In recent years, due to ethical, scientific and disastrous economic consequences of late stage drug failures; there has been a magnanimous interest in the development of novel predictive technologies to help researchers select only the most promising candidates for clinical development. One of these reinventive technologies include the use of Group sequential design, which permits the premature stopping of a trial due to safety, efficacy or futility or both with options of additional adaptations as a result of interim analysis. It is based on the assumption that the sequence of a normally distributed test statistic with unknown mean and known variance with proportional hazards accommodates the censored event times. If these proportional hazards are not met, then the designs and actual power may differ substantially from its nominal value . Various stopping boundaries based on different boundary functions for controlling an overall type I error rate are available in the literature [18, 19]. In recent years, the concept of two-stage adaptive design has led to the development of the adaptive group sequential design [20, 21]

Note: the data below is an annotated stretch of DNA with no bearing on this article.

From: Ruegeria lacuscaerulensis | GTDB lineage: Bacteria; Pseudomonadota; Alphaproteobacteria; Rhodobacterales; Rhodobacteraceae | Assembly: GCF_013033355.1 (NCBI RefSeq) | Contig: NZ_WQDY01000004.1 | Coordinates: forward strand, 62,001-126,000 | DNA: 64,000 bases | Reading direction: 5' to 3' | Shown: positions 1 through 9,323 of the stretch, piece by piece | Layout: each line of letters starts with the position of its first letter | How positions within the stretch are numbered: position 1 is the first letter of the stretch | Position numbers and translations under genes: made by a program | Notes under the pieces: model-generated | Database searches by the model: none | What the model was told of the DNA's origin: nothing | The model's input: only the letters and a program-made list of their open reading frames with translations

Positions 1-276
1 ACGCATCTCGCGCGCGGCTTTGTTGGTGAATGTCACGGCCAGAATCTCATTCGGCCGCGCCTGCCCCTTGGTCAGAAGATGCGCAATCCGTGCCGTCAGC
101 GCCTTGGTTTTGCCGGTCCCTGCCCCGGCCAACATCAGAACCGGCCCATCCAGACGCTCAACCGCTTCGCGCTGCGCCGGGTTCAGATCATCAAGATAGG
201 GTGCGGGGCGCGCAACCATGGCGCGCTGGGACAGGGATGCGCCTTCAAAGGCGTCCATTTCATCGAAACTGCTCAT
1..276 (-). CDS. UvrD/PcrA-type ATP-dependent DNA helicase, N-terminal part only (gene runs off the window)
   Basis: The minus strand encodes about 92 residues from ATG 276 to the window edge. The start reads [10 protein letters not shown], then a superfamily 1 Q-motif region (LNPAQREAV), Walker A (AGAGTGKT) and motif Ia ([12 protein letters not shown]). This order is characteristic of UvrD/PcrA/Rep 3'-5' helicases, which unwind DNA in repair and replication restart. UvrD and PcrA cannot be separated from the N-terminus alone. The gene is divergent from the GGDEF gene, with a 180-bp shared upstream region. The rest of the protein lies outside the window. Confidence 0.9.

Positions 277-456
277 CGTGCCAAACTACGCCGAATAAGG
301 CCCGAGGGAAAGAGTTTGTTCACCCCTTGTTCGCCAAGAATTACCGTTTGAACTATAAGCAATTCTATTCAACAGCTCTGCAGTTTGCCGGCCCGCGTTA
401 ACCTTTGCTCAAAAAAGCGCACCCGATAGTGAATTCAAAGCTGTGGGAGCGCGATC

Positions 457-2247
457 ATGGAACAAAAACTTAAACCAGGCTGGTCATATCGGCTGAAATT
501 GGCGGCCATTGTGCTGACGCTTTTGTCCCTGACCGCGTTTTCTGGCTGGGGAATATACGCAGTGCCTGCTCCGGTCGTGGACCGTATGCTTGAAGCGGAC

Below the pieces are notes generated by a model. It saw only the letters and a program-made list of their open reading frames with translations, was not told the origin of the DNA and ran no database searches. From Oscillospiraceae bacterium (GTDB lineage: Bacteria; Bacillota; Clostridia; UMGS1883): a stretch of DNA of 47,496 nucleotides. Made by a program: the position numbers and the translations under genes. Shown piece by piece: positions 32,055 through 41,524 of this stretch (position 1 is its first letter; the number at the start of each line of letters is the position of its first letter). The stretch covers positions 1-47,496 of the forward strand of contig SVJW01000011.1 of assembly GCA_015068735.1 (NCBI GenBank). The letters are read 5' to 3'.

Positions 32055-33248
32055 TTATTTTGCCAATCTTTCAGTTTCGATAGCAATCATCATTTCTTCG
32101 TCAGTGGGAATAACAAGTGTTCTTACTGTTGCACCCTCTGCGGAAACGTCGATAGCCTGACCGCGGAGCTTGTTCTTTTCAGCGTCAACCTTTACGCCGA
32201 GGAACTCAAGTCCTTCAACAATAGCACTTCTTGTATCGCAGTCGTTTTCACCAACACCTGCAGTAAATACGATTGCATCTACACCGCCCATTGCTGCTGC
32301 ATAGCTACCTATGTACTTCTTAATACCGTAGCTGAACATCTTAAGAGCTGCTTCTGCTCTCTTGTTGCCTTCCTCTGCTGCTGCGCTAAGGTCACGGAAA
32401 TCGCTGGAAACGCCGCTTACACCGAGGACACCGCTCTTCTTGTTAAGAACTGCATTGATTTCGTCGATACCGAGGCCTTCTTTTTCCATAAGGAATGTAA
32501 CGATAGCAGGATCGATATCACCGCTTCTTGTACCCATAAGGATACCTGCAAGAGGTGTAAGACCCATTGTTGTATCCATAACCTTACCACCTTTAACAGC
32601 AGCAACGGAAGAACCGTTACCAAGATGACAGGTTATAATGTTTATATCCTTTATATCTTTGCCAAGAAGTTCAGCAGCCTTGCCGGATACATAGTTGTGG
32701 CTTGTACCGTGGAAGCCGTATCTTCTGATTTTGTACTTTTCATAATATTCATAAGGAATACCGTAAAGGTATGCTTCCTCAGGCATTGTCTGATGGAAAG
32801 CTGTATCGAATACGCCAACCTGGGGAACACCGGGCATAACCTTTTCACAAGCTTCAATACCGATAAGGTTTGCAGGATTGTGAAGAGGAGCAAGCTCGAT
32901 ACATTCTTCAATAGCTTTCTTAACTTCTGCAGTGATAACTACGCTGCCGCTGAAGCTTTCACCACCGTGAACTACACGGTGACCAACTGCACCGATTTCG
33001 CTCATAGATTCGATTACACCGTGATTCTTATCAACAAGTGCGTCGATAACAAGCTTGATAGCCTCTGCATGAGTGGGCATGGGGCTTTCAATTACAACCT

Phase IV (Post Marketing Surveillance):
For phase IV studies, the adaptive design can also be applied when a combination of two approved drugs is used. This can again be done through simulations, wherein, the strategy starts with 5 combinations, inferior arms are dropped and the probability of selecting the best arm under different combinations of sample size is calculated at the interim & final stages. However, the situation is different because the drug has already been approved during phase IV clinical development, wherein, the focus is safety rather than efficacy .